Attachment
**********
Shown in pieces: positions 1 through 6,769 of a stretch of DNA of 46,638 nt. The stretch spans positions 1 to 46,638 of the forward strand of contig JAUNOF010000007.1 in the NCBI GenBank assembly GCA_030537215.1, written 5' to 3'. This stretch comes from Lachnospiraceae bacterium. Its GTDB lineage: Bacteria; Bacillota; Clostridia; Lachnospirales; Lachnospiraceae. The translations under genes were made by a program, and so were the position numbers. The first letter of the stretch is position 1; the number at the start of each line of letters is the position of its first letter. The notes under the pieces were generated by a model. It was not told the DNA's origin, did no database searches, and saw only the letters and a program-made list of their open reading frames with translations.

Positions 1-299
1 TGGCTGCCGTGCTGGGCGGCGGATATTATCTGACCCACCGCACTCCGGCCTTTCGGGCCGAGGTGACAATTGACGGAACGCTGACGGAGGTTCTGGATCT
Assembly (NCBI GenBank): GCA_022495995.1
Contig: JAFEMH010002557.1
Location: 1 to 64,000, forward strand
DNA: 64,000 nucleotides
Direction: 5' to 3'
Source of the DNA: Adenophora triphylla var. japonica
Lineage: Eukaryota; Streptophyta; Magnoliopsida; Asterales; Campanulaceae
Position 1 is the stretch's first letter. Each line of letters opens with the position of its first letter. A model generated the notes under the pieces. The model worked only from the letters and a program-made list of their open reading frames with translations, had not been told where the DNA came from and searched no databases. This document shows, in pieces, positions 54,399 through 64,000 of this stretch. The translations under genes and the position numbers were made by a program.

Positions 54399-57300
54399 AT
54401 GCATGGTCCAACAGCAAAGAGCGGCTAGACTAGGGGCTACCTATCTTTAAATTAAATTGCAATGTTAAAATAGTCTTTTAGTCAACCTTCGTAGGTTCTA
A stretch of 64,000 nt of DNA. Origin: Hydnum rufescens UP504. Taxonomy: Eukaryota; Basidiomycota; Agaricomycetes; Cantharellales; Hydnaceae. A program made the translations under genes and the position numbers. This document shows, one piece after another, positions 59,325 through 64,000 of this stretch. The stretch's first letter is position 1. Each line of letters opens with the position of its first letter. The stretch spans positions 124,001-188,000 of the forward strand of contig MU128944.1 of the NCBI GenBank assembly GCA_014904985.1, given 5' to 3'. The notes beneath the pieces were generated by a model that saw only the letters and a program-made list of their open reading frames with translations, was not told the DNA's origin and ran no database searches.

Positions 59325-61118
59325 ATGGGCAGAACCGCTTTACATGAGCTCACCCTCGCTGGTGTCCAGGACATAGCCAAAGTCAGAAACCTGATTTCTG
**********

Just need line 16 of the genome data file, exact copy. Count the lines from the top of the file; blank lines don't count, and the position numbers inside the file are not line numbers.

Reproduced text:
Positions 59325-61118